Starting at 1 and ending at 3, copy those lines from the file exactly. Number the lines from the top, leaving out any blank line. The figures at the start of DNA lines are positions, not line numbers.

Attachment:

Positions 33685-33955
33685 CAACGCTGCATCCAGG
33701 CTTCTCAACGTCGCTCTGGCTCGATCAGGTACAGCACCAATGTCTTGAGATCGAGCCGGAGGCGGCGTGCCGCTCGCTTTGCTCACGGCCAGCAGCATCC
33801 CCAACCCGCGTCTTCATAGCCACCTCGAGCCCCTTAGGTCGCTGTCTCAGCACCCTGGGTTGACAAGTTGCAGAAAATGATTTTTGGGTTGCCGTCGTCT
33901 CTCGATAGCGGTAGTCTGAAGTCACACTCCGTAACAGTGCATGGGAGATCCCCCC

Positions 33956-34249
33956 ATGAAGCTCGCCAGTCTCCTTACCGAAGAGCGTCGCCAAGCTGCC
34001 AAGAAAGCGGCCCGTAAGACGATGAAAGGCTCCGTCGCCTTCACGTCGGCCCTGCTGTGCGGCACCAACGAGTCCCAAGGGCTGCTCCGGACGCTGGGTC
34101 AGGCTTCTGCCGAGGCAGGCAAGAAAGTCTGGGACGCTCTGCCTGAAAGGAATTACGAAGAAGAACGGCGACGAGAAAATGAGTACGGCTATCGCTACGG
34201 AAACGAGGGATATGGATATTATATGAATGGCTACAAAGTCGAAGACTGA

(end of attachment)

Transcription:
Positions 33685-33955
33685 CAACGCTGCATCCAGG
33701 CTTCTCAACGTCGCTCTGGCTCGATCAGGTACAGCACCAATGTCTTGAGATCGAGCCGGAGGCGGCGTGCCGCTCGCTTTGCTCACGGCCAGCAGCATCC